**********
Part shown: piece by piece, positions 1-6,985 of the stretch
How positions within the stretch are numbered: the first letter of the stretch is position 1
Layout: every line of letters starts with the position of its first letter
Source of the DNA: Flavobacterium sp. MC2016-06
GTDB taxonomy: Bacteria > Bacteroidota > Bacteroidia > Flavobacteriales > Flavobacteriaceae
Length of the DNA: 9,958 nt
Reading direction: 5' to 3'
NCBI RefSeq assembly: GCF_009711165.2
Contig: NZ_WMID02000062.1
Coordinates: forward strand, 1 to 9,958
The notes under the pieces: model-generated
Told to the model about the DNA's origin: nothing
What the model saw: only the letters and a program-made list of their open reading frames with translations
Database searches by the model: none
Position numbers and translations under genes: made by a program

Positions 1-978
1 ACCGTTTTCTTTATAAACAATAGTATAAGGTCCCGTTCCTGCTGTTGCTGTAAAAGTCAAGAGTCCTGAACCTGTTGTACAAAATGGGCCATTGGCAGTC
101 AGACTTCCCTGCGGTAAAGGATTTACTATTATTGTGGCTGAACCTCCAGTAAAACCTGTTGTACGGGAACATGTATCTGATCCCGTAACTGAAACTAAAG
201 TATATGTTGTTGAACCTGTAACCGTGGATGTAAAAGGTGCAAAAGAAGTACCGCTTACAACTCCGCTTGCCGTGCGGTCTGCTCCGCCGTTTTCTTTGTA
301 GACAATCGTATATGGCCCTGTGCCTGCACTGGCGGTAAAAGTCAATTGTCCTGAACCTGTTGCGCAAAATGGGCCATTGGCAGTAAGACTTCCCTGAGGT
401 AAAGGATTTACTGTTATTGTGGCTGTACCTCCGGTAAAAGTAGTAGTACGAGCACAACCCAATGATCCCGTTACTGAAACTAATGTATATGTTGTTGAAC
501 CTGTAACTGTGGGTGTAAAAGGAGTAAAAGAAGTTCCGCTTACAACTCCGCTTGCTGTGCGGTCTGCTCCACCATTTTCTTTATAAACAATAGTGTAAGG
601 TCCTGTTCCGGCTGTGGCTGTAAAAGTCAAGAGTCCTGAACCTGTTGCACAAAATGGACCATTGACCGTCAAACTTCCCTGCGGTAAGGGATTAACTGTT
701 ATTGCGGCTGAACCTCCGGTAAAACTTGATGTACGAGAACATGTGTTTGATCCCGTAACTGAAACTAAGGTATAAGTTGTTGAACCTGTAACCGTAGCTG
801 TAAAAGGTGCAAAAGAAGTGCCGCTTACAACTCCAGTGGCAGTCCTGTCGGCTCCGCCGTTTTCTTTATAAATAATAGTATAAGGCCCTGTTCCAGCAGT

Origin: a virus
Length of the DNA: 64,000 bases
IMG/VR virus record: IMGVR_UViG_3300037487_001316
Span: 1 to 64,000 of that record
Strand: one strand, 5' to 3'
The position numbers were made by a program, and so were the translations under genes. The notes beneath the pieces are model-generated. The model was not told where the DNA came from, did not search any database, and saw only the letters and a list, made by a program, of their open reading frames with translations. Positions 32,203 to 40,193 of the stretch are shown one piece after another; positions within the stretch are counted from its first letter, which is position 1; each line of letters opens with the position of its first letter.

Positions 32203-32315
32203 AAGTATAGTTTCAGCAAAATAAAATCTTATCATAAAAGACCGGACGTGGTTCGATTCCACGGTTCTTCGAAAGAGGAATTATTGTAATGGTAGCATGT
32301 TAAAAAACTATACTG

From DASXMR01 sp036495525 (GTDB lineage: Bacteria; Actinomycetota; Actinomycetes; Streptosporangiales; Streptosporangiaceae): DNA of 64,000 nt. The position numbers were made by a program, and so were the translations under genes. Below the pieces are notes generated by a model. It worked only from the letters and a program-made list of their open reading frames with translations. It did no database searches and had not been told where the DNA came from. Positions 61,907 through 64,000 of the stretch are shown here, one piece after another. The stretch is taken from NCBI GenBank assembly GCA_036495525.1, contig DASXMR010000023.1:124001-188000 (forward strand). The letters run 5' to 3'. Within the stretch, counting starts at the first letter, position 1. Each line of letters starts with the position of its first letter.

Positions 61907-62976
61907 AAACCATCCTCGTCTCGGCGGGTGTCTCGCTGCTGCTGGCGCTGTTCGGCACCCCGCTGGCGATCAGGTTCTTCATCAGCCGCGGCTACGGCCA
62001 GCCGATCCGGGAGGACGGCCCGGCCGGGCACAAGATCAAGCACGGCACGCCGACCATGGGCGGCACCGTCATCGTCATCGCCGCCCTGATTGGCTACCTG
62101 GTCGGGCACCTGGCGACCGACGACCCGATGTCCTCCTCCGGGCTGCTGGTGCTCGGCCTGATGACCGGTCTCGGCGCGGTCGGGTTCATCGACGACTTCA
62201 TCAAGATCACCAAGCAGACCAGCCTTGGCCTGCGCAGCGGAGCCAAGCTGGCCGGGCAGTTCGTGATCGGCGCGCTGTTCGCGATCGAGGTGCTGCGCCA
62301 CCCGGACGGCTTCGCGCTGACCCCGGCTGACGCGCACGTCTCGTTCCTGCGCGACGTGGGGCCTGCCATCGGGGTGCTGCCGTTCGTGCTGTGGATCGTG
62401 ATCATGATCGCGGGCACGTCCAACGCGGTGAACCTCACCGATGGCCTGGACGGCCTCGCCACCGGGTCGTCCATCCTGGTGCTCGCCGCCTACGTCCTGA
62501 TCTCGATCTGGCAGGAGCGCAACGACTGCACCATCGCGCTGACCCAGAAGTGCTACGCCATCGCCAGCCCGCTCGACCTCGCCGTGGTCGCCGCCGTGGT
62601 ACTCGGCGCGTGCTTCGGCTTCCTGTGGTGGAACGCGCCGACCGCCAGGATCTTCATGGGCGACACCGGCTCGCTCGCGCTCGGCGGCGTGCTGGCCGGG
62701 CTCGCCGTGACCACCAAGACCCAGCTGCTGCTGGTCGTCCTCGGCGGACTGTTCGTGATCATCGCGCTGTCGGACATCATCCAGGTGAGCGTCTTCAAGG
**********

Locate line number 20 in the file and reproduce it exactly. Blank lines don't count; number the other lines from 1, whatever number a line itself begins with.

301 GACAATCGTATATGGCCCTGTGCCTGCACTGGCGGTAAAAGTCAATTGTCCTGAACCTGTTGCGCAAAATGGGCCATTGGCAGTAAGACTTCCCTGAGGT